TW test riders compare deep-snow designs.
By Kurt Hoy
Longboards in the over-180-centimeter range enjoy a sort of cult following. Designed for stability-both at high speed and when landing big drops-longboards are the least specialized of the three designs ridden during the Powder Tools review.
It’s length (and a setback stance) more than powder-specific design that enables longboards to ride well in deep snow. An XXL board underfoot is confidence inspiring to say the least, but massive effective-edge lengths and zero taper (same nose width as tail width) makes this category of boards more of a chore to ride than either tapered boards or swallowtails.
Advantages to the traditional longboard shape are that its upturned nose and tail enable riders to go both forward and fakie, and it rides more like a regular board in variable conditions, including hardpack.
Pluses: Stable, ability to ride both forward and fakie
Minuses: Heavy, hard to maneuver
“Longboards are solid at high speeds-they allow you to ride with confidence.”-Bryan Iguchi
Float, planing, a balanced stance, and the familiar feeling of a traditional freestyle or freeride setup make tapered boards the go-to design for everyday powder shredding. Step onto and board like Burton’s Fish-with 2.5 centimeters of taper-and snowboarding is redefined. We started looking at terrain with a totally different perspective, going as far as to say things like, “That’s a Fish line.” The short- and narrow-tail maneuverability of tapered boards turns otherworldly lines into child’s play. Add to the mix a nose with so much surface area (relative to the tail) that it practically can’t sink, and landing cliff drops is almost too easy. Recoveries are automatic-it’s almost impossible to fall on one of these boards.
Powerful, full-rail riders may miss the tail length at first, but a new center will come quickly. Because of the lack of tail surface area (length and width), tapered boards aren’t the most stable choice for high-speed I-lining and AK-style big-mountain riding.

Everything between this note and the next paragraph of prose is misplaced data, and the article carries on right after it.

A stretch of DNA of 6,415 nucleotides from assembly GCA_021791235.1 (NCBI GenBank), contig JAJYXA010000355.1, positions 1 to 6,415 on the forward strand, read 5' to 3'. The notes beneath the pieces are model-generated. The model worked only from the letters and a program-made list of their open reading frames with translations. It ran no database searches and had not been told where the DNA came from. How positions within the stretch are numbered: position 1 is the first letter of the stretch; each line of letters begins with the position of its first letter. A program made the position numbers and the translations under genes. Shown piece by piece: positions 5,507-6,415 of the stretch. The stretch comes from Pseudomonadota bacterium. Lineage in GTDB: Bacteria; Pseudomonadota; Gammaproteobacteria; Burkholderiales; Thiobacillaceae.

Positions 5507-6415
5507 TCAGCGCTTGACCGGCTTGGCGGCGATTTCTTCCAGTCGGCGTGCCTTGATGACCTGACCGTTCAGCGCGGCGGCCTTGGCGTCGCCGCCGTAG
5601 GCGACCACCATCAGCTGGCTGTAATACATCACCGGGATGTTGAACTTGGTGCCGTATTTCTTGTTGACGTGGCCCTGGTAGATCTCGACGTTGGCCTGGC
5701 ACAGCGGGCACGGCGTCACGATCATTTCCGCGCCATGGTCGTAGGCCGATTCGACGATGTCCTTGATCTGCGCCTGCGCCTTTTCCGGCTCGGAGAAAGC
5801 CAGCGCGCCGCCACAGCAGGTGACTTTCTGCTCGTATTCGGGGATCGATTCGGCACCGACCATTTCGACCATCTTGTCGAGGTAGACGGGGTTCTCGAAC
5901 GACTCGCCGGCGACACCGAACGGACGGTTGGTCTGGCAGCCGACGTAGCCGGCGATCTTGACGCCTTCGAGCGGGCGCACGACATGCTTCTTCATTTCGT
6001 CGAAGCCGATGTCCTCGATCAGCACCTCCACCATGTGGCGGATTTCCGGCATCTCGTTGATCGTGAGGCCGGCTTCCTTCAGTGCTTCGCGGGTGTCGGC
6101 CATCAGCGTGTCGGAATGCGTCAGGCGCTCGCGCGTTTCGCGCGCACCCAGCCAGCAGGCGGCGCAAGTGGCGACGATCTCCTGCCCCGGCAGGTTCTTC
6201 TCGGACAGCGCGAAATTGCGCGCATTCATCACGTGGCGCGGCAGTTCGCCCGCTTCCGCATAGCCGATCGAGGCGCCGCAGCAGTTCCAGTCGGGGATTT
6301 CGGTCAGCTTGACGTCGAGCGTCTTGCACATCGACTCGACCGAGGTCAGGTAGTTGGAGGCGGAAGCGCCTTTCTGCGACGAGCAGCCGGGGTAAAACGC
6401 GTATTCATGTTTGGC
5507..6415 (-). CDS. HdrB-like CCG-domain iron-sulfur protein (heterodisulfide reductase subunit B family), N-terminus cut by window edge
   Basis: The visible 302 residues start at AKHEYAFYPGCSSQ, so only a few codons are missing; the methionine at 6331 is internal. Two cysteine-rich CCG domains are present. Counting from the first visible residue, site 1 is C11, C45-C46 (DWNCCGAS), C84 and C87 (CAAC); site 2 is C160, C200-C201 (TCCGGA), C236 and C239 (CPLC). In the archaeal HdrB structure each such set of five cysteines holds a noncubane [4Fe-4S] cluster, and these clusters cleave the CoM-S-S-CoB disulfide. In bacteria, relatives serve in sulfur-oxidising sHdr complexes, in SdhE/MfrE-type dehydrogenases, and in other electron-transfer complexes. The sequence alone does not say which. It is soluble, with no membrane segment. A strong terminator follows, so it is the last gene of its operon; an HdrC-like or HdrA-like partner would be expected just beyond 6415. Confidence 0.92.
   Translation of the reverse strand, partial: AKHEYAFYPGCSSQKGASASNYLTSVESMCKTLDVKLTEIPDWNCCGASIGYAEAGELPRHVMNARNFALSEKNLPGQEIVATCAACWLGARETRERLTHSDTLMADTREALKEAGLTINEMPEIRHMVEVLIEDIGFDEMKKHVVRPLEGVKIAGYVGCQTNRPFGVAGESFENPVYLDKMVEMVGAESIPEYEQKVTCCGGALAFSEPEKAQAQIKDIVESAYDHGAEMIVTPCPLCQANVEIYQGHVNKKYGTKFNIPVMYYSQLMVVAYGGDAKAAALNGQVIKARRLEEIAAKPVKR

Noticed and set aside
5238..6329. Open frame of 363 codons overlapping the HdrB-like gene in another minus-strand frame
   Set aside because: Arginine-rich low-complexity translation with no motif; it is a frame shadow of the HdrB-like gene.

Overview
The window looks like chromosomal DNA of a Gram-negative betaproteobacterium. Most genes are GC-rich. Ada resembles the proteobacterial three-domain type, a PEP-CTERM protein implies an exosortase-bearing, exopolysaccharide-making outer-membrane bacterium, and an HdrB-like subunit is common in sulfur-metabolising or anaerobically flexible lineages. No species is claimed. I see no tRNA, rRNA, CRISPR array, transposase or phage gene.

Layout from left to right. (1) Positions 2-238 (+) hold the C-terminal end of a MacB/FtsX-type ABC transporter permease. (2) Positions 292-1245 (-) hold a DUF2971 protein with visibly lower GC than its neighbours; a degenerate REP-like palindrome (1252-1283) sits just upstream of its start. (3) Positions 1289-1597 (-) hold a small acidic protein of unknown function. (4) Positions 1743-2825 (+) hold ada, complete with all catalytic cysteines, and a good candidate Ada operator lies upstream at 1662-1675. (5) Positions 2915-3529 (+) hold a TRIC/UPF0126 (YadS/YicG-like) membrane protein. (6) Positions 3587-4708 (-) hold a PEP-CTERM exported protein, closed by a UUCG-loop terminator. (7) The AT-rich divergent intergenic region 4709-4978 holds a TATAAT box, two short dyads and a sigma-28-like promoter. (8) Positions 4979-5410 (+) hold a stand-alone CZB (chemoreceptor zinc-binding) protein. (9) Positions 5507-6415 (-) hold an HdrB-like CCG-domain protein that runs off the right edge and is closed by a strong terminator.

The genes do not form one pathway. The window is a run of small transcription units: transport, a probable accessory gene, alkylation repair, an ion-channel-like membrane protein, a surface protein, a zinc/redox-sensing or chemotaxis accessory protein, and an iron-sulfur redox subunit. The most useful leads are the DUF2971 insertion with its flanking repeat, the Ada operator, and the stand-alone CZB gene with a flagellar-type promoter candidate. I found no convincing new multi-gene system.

Tapered boards are the most versatile of the powder-specific designs. Every quiver should have at least a moderate taper, whether for East Coast trees, billy-goating a technical line at Blackcomb, or-at the very least-to shred powder without the sensation that your back leg is actually on fire.
Pluses: Easy on the legs, great short- and medium-length turning in powder, fits in a standard board bag
Minuses: Lack of stability at high speeds, radical tapers can create back-foot boot-drag issues on firm or variable snow
(tapered board )
“The thing I like most about tapered boards is the added floatation without compromising the feeling of a freestyle board.”
“Two centimeters of taper and the unmakeable is easy-once you get used to riding with no tail.”-Kurt Hoy
“Tapered boards are super quick and maneuverable. The amount of float in pow always surprises me.”-Seth Wescott
The swallowtail is an almost mystical design-the board of powder purists. Built with a singular purpose, swallowtails are the most specialized of all the powder-board variations. Massive surface area at the nose and a narrow, split tail means that swallowtails can’t help but plane in deep snow, even at low speeds.
Swallows require surprising little effort to ride-stand up and pressure the nose for the most stable, high-speed board imaginable. Weight the tail and the board will loosen up enough to make tight turns through trees.
Guch summed swallowtails like this: “The most unique ride I’ve ever experienced. Worked amazingly well in deep snow and turned tightly when you needed it to.”
At home in big terrain and bottomless, untracked pow, traditional swallows are generally reserved for backcountry riding. Even the best in-bounds powder days don’t justtify a full-length traditional swallow. Better to go for a version like Rossignol’s Half Gun or even a tapered board.
Pluses: Unmatched float, planing, and stability in deep snow; reduced back-leg burn
Minuses: Hard to ride in variable/hardpack snow conditions, nearly impossible to ride/traverse backward (fakie)
“On a swallow, you can ride through anything and land anything.” -Seth Wescott
“Swallowtails give you the most relaxed stance, almost eliminating “pow-leg” fatigue.”-Bryan Iguchi
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To learn more about powder-board designs and how they compare to each other, check out the interviews with Bryan and Seth on twsnow.com.
CMH-Home Of TransWorld’s Powder Tools Board Test
Boards were being shipped to TransWorld. Guch and Wescott were confirmed. The search for a location was on. We had only two criteria: helicopters and powder.
Canadian Mountain Heli-skiing delivered. CMH invented heli-skiing in 1965, and it now operates nine different lodges in eastern British Columbia. The Powder Tools board test was held at Galena Lodge, near Revelstoke, B.C.
Galena is known for its terrain and its tree riding-“Some of the most amazing features I’ve ever seen,” said Guch. Runs flowed from open bowls and faces to gullies to glades and cascading pillow lines.
To plan a trip with Canadian Mountain Holidays, visit canadianmountainholidays.com.